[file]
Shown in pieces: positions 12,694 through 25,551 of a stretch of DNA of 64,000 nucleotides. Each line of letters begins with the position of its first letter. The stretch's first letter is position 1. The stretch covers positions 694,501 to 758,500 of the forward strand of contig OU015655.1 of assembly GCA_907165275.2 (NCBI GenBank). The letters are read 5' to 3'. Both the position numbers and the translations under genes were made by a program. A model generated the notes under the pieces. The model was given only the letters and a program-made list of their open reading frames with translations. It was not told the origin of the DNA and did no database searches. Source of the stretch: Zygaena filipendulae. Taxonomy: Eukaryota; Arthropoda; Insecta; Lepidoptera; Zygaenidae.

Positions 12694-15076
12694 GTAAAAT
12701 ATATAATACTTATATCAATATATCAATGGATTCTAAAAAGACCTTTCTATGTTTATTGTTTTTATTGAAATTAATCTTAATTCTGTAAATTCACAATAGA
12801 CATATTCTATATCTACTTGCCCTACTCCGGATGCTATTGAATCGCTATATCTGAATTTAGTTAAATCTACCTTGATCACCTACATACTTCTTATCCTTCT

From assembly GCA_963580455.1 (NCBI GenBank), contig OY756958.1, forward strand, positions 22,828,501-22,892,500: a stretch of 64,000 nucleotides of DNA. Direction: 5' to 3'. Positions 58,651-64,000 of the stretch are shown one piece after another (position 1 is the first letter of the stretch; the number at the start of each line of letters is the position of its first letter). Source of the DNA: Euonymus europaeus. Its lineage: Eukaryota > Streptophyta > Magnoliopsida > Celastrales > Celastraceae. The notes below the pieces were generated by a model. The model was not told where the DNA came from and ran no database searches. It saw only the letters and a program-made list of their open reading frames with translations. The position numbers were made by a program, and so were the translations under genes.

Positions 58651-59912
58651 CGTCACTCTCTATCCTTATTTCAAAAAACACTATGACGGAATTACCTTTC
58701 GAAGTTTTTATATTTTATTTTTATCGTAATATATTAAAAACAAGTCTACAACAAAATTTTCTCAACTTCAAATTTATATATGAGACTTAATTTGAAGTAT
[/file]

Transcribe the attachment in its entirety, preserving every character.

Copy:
Shown in pieces: positions 12,694 through 25,551 of a stretch of DNA of 64,000 nucleotides. Each line of letters begins with the position of its first letter. The stretch's first letter is position 1. The stretch covers positions 694,501 to 758,500 of the forward strand of contig OU015655.1 of assembly GCA_907165275.2 (NCBI GenBank). The letters are read 5' to 3'. Both the position numbers and the translations under genes were made by a program. A model generated the notes under the pieces. The model was given only the letters and a program-made list of their open reading frames with translations. It was not told the origin of the DNA and did no database searches. Source of the stretch: Zygaena filipendulae. Taxonomy: Eukaryota; Arthropoda; Insecta; Lepidoptera; Zygaenidae.

Positions 12694-15076
12694 GTAAAAT
12701 ATATAATACTTATATCAATATATCAATGGATTCTAAAAAGACCTTTCTATGTTTATTGTTTTTATTGAAATTAATCTTAATTCTGTAAATTCACAATAGA
12801 CATATTCTATATCTACTTGCCCTACTCCGGATGCTATTGAATCGCTATATCTGAATTTAGTTAAATCTACCTTGATCACCTACATACTTCTTATCCTTCT

From assembly GCA_963580455.1 (NCBI GenBank), contig OY756958.1, forward strand, positions 22,828,501-22,892,500: a stretch of 64,000 nucleotides of DNA. Direction: 5' to 3'. Positions 58,651-64,000 of the stretch are shown one piece after another (position 1 is the first letter of the stretch; the number at the start of each line of letters is the position of its first letter). Source of the DNA: Euonymus europaeus. Its lineage: Eukaryota > Streptophyta > Magnoliopsida > Celastrales > Celastraceae. The notes below the pieces were generated by a model. The model was not told where the DNA came from and ran no database searches. It saw only the letters and a program-made list of their open reading frames with translations. The position numbers were made by a program, and so were the translations under genes.

Positions 58651-59912
58651 CGTCACTCTCTATCCTTATTTCAAAAAACACTATGACGGAATTACCTTTC
58701 GAAGTTTTTATATTTTATTTTTATCGTAATATATTAAAAACAAGTCTACAACAAAATTTTCTCAACTTCAAATTTATATATGAGACTTAATTTGAAGTAT